What is Biodynamic Farming?

The essence of Biodynamics

A biodynamic farm functions as a strong, self-sustaining and vibrant single organism that recognizes and respects the basic principles at work in nature. It is a complete system in which all the different components of the farm are seen as parts of a greater whole. With farm animals at the centre a self-sustaining, balanced and harmonious environment is the result. Special manure and herb-based preparations are applied to the fields and compost to enhance and stimulate the microbiological life in the soil and improve fertility. These have been shown to significantly improve the health and well being of soil, plant and animal as well as enhancing the vitality, flavour and maintaining qualities of the produce for the benefit of the consumer. With the soil sequestering up to 25% more carbon than conventional farming methods, the health of the planet is also cared for. Biodynamic is a sound basis for sustainable food production.

Further to this, the biodynamic farmer recognizes that the life of a farm is exposed to wider as well as internal farm-based influences. The more subtle rhythms associated with the sun, the moon and the planets form the basis of an annually produced planting calendar. This guides the farmer towards appropriate times for cultivation and sowing for maximum quantity and quality.

The result is a rich and diverse farm built on sound organic principles that is embedded and sensitized to its surroundings. It produces food with such an individual quality that, as with wine, it can be described as having the 'terroir' of the farm – the sense of the place where it was grown. (taken from the BDA web site).


What Is Biodynamic Agriculture?
An Introduction

Key concept
Conventional agriculture is always focused on increasing the yield of the plant. Biodynamic agriculture is more interested in the vitality of the plant, its flavour and quality.


In a nutshell…
Biodynamic practices don’t necessarily promise bigger, larger pumpkins or higher yielding cows. It looks instead at the quality of the food we eat. The food we eat needs to support not just the physical body but a living, sensing and thinking human being - the whole human being. If you consider the average broccoli, for example, it is quite easy to find out its nutritional value, how much carbohydrates, minerals, protein etc it contains. Conventional agriculture will make sure that these elements are in the plant. However the interest is always in higher and higher yields. Furthermore, the source of these elements is mineral – it is dead matter. In biodynamic (BD) growing we are interested in the vitality of the broccoli, its flavour and quality.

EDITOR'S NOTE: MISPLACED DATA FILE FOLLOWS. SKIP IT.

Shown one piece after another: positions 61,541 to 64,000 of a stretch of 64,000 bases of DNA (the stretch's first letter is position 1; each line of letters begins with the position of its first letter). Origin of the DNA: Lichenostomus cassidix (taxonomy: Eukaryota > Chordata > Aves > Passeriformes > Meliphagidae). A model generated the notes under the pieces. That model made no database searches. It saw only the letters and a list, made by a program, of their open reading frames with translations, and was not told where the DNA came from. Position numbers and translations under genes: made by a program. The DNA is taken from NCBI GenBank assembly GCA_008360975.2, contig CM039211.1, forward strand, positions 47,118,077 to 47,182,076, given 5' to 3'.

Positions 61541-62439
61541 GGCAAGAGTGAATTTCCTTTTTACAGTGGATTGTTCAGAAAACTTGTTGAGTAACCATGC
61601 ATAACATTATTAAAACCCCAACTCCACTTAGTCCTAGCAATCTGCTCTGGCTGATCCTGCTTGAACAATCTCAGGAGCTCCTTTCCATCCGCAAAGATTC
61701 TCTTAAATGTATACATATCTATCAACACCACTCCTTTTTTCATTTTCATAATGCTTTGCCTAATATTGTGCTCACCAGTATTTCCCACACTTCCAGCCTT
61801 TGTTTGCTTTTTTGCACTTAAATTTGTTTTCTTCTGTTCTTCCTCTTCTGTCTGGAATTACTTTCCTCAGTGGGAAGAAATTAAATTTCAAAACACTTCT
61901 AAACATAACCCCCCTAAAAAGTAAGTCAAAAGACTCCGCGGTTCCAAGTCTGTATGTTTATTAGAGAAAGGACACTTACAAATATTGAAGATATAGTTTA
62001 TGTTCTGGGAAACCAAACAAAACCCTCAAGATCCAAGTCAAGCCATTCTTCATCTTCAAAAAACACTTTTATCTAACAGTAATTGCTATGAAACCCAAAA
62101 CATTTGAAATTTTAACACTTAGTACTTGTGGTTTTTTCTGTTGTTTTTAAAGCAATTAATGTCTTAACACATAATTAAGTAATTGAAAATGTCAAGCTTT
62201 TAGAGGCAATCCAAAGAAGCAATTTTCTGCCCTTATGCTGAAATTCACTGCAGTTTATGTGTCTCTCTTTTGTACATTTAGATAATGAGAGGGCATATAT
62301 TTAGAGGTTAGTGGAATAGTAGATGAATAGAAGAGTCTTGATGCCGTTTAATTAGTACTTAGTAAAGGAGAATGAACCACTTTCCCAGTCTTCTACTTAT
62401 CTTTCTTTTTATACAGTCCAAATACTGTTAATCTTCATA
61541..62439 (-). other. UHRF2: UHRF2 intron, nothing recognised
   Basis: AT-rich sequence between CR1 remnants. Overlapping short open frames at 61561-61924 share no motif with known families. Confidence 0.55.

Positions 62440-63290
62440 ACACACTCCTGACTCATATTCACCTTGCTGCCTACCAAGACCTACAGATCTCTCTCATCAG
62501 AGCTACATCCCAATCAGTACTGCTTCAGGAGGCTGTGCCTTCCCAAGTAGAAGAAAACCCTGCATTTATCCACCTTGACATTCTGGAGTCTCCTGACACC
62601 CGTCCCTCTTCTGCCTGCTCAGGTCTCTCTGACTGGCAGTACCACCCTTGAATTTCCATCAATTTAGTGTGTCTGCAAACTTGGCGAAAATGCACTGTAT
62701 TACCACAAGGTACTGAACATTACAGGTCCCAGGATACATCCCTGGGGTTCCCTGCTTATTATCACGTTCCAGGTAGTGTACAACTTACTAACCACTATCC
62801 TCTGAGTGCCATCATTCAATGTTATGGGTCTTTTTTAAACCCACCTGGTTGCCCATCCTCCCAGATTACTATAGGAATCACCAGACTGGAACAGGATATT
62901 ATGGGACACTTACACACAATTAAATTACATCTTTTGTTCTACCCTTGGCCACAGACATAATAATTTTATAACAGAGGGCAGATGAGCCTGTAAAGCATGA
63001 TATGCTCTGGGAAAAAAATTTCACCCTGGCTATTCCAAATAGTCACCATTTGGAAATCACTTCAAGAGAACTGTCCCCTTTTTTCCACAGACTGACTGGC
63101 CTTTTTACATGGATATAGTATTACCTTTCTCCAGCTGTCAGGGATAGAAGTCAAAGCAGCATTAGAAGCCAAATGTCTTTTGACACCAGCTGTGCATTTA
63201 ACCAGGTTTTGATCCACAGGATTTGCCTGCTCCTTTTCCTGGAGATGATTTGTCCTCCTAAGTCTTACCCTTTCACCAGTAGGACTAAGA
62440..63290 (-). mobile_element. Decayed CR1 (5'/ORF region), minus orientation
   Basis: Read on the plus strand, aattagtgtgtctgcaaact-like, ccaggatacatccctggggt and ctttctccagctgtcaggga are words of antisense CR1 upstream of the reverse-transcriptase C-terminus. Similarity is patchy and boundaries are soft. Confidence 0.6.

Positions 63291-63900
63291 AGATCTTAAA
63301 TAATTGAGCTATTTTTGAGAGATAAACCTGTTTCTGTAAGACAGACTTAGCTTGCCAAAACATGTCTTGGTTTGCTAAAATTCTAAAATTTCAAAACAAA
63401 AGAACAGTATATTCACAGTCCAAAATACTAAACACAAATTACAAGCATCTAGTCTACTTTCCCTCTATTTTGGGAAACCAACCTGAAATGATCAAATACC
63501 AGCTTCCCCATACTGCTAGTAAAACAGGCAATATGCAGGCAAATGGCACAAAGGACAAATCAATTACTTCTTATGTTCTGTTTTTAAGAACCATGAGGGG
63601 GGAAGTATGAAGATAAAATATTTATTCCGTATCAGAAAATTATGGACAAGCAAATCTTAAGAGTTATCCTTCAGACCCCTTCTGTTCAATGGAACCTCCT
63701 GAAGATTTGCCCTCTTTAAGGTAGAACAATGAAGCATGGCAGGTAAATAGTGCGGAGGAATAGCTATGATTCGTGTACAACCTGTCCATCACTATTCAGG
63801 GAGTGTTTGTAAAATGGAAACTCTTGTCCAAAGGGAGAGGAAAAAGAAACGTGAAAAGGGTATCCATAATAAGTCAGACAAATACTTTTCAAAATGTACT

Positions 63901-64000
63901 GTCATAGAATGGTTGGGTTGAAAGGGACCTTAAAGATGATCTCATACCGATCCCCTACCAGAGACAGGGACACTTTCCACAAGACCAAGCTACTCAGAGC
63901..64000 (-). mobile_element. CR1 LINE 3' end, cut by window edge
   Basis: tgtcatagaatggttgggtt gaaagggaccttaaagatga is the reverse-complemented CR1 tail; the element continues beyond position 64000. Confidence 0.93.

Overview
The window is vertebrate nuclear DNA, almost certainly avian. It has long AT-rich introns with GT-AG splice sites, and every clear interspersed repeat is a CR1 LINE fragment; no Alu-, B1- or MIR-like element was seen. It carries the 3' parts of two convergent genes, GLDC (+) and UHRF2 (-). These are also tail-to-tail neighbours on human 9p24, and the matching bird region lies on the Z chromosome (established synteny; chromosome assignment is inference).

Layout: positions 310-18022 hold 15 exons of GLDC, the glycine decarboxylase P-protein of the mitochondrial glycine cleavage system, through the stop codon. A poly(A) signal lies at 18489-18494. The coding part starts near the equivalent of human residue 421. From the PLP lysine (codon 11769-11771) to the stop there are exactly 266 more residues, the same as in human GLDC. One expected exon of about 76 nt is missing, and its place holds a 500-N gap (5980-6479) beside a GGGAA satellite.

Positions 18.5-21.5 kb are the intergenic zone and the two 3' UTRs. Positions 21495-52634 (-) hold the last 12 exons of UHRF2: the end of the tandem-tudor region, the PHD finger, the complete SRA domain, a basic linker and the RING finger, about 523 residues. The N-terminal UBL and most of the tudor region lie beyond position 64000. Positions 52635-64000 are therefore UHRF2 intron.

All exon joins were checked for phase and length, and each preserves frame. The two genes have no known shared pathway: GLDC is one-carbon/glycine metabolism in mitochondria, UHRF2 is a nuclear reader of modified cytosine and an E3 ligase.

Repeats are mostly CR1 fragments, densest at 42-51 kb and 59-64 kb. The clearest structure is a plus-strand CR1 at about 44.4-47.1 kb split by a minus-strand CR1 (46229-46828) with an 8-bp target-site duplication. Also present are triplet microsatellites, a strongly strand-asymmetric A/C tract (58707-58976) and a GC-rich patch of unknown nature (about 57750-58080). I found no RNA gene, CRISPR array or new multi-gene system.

Because it is the vitality of the plant that is most important in terms of BD growing, two aspects are of particular concern. Firstly, the source of the elements that support the plant’s growth come from the living realm, from compost. Secondly, the compost is enriched by special preparations which are a result of conscious spiritual human work. In biodynamic agriculture it can be said that in the growth of the broccoli the whole universe is involved… and this is not far from the truth.

Two other important concepts for biodynamic agriculture are those of expansion and contraction. Plants want to grow and essentially they will grow with the aim to flower, bear seed and die. Growth forces in the plant govern the quantity of the produce, that is the yield.

Reproduction and bearing fruit (or any other edible part) is a force of contraction and will determine quality. In order for the plant to be healthy, these two forces need to be in balance.

 

 

 

 

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